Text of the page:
§18. As Macqueen (1986, 58) pointed out, "The principle weapon employed [from Hittite chariots] was the stabbing spear," but the Hittite soldiers of the Anatolian hills wielded a slashing-sword, which was replaced by "a long cutting-weapon with a straight blade by "the end of the second millennium" (Macqueen 1986, 59–60). The swords carried by the twelve runners in Chamber B resemble the short, crescent-shaped sword, decorated with animal heads which was carried by Hittite warriors in ceremonies rather than in battle (Macqueen 1986, 59–60). The Hittite axe born by Sarruma has "ribbing round the shaft-hole [that] is a feature" from, among other places, the northern Caucasus area (Macqueen 1986, 61), while the axe's blade "is of a type which can be paralleled only in the Caucasus region" (Macqueen 1986, 61).19 Although the gods carry the swords in this image, recall that in the texts the swords are embedded.
§19. The steppe war god himself was not the celestial Ram, but he was represented by the story of the ram, just as Jason can be represented by a reference to the Golden Fleece. This raises the possibility that he was not the sign of Aries but another sign that appeared in the sky along with—or at the same time as—Aries. The twelve figures associated with the sword god, then, may have nothing at all to do with Underworld deities. Instead, they may represent the twelve signs of the Zodiac, and the crossroads the Hittites associated with them might not be underground at all, but rather in the sky.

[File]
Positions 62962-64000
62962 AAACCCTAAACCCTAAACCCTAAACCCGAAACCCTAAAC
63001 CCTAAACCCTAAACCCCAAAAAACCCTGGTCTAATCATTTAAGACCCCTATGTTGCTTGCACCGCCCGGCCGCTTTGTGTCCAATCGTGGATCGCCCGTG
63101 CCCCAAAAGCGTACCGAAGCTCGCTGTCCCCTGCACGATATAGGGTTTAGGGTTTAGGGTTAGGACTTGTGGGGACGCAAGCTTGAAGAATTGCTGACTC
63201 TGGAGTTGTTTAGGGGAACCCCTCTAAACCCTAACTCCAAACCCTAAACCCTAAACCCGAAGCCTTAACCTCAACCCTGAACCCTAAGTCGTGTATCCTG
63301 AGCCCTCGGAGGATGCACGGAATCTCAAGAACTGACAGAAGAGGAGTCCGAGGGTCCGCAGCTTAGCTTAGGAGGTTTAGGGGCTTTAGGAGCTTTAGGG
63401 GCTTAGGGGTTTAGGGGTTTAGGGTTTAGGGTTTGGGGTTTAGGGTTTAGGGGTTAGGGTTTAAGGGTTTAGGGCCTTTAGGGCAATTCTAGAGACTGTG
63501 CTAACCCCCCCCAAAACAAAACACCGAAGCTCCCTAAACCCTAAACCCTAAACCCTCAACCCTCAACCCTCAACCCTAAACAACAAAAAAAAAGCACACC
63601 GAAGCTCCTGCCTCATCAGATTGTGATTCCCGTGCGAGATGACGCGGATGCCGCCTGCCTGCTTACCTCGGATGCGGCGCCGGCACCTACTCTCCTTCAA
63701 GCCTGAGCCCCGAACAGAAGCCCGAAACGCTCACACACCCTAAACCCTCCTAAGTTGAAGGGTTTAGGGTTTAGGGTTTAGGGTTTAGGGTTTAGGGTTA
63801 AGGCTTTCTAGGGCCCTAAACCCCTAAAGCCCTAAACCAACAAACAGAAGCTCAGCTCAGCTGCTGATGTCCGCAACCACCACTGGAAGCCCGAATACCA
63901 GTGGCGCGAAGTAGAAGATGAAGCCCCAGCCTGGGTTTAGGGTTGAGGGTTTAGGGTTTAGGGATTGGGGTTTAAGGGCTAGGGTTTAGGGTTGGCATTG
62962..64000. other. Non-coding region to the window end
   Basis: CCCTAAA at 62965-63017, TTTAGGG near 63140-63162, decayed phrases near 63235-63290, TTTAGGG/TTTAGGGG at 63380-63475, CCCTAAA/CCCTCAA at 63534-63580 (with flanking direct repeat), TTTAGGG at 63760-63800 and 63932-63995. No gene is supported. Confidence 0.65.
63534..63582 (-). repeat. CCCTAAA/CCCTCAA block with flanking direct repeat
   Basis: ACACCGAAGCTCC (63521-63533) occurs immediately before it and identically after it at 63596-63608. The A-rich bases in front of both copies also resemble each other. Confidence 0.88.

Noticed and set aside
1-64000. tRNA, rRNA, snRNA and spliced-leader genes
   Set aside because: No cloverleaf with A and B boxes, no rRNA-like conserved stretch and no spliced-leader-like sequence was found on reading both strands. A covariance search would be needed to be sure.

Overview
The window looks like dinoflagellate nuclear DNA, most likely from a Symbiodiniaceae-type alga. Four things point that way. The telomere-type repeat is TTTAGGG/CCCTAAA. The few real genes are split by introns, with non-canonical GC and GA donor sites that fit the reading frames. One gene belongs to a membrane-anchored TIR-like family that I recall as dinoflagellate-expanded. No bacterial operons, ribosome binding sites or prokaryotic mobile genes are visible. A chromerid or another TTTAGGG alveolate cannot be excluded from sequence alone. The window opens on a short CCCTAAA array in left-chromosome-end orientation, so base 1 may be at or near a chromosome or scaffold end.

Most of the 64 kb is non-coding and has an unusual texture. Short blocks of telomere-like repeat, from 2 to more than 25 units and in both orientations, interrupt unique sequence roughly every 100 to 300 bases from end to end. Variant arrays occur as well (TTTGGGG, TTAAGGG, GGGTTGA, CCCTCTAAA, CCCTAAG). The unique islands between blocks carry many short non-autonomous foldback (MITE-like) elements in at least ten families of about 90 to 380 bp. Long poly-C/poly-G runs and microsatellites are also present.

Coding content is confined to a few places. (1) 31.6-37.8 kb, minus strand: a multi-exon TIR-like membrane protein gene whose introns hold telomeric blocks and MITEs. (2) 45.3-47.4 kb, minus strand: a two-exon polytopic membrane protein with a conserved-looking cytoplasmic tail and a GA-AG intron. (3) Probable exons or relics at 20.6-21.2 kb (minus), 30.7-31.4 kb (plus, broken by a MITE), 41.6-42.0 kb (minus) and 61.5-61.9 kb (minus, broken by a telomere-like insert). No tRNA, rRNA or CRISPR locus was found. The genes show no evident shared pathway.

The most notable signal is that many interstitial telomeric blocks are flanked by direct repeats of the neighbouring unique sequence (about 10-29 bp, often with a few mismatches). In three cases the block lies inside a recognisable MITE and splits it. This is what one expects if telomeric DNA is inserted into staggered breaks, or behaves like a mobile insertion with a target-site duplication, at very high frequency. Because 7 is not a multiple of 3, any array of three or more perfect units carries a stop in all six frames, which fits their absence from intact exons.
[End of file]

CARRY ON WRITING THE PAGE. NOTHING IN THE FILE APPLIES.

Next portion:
§20. The Hittite version of the Sword in the Stone story has several elements in common with the Arthurian variant. Both feature a sword in a graveyard. Both swords are associated with a king. The twelve runners in the Hittite variant parallel the Twelve Knights of the Round Table in Arthurian tradition. Also, the anvil of the Arthurian variant preserves the connection between the forging of iron and the story of the god who planted a sword in a stone. The tales are clearly part of the same tradition, yet, by placing the image of the sword god in conjunction with celestial deities at Yazilikaya, the Hittites retained an association that the Arthurian variant has lost: the tale of the Sword in the Stone had something to do with the stars.
1. An earlier version of this paper was presented on Friday, April 11, 2008, to the Annual Meeting of the Western States Folklore Society in Davis, CA. [Back]
2. E.g., http://www.lexiline.com/lexiline/lexi235.htm, http://www.visionarylead.org/articles/am_found.htm. Accessed 1/8/08. [Back]
4. It is perhaps important to note that both the Scythians and the Alans worshiped seven major deities. The Scythian gods, according to Herodotus, were Tabiti (the Hearth goddess), Papaeus (Zeus), Apia (the Earth goddess), Oetosyrus (the sun god), Artimpasa ("Celestial Venus"), and Thamimasadas (Neptune). [Back]
6. As far as Hebat is concerned, the Hittite Sun Goddess's Hittite name is still unknown, yet she was probably the head of the pantheon. [Back]